Of the 1,007 first and second-year probationary teachers in Montgomery County who received their pink-slips last April, 148 are still waiting for a change as laid-off teachers in a school system burdened with budget cuts and declining enrollment.
"It is hard to tell if any more will be rehired," said Kenneth Muire, Montgomery County School Board public information officer. "We anticipate that there may be as many as 50 teacher resignations in the next three weeks (before school begins on Sept. 6). Some we might be able to replace with teachers on lay-off status. For others, we will have to hire brand new teachers."
For the past three years, Montgomery County schools have sent lay-off notices to probationary teachers to comply with state contract requirements and tricky budget deadlines. The school board budget is not approved unitl May 15 and state school teachers contracts require lay-off notices must be sent by May 1 to probationary teachers if they are not to be considered for the next school year.
"So we must send them all a lay-off notice, because we don't know how many teachers we need or can afford," Muir said.
This is the first year that the massive lay-offs of April have become a reality in September, Muir said. Continuing qualified people. Last year we had 10,000 applications for 300 jobs.
"In the past, we used to hire any old warm body. But that's all over. It wasn't good for the profession and it sure wasn't good for the kids."
[TEXT OMITTED FROM SOURCE] decline in student enrollment and massive budget cuts by the country council resulted in the elimination of 260 teaching positions this year. School board officials have had to shift teachers with tenure from schools with declining enrollments to positions normally held by probationary teachers.
Another hitch to rehiring laid-off probationary teachers is certification. "At the secondary level, most teachers are certificated by the state to teach one or two subjects," said Edward Andrews, associate superintendent for personnel services. "If, for instance, we have a vacancy business education, one of the probationary teachers on lay-off will get that jobs. On the other hand, if we have a vacancy in music, and no one on the lay-off list is certificated in that area, we'll have to hire someone new."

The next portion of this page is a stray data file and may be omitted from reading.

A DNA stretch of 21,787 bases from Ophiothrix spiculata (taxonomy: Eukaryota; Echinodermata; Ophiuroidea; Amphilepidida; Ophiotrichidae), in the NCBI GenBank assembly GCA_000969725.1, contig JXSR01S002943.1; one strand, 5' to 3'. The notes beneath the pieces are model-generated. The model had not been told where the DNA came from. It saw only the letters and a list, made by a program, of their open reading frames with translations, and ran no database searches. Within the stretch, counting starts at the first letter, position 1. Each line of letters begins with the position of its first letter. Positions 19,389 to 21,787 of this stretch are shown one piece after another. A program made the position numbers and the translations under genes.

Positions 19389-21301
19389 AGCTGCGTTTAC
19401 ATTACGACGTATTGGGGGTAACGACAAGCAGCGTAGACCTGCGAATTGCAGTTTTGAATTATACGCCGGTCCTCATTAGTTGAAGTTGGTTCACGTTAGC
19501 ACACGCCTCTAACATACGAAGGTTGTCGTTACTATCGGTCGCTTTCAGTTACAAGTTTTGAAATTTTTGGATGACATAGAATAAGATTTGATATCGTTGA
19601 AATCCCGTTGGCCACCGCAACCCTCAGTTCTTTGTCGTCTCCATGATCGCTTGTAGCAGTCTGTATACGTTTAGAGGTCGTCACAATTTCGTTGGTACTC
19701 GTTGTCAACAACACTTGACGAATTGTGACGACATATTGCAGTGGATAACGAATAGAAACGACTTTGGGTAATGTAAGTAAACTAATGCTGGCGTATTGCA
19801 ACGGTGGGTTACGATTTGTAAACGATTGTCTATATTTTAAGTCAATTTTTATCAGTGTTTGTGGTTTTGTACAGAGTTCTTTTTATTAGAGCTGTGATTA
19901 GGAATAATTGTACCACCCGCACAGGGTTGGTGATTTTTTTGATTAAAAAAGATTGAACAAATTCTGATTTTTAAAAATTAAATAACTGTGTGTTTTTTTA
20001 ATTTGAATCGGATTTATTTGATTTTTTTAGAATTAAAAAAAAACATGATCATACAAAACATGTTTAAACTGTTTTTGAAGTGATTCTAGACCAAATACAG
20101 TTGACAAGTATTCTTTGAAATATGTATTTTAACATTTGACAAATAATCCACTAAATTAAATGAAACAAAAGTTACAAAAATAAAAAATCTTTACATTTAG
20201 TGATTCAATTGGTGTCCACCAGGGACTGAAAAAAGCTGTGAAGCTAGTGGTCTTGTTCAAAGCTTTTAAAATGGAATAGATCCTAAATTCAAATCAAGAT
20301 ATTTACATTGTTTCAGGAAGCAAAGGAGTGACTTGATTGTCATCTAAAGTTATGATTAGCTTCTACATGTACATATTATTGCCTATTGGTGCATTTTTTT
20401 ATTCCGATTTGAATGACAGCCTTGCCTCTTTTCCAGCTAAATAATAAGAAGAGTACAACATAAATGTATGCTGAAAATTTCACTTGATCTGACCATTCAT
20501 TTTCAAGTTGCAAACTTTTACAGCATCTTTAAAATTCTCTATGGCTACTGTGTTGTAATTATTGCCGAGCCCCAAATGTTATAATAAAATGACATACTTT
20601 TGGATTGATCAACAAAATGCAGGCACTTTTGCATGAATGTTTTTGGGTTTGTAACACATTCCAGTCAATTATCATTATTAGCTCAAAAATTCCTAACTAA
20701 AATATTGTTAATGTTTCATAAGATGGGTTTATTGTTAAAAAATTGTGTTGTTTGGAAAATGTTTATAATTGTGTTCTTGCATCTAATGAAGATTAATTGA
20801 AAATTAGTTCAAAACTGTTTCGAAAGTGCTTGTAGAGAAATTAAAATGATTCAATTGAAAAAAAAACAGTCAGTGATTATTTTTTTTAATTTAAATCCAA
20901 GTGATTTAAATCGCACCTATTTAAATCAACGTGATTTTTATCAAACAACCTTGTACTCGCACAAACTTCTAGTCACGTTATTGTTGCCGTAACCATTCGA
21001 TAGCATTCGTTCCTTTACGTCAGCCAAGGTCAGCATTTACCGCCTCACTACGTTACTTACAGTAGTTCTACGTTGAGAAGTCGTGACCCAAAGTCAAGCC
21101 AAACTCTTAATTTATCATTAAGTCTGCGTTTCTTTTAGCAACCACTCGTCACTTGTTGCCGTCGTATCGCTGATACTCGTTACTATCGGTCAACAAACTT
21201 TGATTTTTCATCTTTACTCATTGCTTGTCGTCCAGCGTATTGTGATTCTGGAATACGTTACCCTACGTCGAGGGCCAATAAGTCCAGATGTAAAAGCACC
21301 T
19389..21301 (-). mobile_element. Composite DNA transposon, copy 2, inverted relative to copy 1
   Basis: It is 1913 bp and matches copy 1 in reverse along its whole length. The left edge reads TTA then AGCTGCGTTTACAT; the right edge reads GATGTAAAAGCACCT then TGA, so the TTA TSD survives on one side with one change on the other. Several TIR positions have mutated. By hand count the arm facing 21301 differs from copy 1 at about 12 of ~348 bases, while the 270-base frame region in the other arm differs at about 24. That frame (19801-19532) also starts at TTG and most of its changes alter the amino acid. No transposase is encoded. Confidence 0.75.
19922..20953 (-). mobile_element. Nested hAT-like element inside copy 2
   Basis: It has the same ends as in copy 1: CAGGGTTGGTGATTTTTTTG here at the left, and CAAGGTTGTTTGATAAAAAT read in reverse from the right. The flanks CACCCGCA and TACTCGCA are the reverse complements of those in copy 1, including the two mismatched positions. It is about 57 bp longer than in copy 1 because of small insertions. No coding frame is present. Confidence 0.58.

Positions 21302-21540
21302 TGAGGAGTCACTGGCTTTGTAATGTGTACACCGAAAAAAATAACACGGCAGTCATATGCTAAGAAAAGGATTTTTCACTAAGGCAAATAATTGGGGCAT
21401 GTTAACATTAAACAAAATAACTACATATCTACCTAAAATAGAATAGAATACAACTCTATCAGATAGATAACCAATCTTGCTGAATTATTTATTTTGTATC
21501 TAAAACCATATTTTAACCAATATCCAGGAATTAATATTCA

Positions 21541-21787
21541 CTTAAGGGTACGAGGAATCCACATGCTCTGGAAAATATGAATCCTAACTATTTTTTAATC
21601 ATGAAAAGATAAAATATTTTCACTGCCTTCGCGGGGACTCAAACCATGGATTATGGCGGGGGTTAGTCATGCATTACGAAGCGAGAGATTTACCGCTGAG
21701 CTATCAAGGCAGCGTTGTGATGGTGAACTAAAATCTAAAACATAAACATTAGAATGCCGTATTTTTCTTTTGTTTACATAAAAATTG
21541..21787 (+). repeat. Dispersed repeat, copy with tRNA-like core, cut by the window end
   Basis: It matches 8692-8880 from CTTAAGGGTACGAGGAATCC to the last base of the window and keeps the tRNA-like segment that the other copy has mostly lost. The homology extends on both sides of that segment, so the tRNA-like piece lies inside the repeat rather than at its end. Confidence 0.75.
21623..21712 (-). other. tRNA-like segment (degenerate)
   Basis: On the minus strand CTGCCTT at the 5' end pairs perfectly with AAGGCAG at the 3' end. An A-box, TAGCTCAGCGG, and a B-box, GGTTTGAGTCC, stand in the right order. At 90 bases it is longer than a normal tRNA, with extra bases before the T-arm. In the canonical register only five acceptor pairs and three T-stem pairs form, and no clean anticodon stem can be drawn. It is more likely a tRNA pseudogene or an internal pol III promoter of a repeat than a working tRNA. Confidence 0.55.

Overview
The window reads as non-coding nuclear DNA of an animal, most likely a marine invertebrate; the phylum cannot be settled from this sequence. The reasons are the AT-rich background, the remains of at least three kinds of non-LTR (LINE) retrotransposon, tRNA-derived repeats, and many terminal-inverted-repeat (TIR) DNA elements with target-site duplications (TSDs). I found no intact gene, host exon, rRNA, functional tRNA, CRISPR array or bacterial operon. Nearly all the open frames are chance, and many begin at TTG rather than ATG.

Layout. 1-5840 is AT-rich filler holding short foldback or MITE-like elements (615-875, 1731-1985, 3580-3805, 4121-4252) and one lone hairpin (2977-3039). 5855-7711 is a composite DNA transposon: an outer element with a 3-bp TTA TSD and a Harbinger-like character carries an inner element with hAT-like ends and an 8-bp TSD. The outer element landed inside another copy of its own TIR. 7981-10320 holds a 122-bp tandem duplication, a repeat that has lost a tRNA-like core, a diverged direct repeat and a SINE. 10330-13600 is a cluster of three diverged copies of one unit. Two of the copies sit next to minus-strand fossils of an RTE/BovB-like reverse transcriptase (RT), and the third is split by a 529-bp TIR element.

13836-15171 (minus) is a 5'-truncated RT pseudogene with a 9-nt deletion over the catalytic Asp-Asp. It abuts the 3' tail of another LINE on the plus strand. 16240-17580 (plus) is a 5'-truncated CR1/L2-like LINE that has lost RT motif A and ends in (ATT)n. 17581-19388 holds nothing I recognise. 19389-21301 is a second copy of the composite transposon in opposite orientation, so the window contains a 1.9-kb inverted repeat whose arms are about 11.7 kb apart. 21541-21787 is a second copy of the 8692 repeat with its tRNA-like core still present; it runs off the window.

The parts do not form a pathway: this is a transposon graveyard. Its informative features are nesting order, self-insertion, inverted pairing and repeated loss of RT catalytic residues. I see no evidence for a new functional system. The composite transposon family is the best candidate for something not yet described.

So far, the school system has hired 22 new teachers for the school year, with the majority in special education.
Tom Gray, director of membership relations for the Montgomery County Educators Assn., the bargaining unit for many teachers, said the union was "not happy" so many teachers are still on lay-off status this close to be the begining of the school year. "But we are very happy that out of 1,007,804 of them were rehired."
Gray said he is not sure how many teachers would be willing to wait down to the wire before giving up hope of a teaching job this year. "I imagine a large number of them are waiting, though. The teacher mobility of the '60s is a bygone phenomenon."
Muir concurred adding, "At the moment, teaching insitutions are pumping out two graduates for every job that exists. There is no shortage of [TEXT OMITTED FROM SOURCE].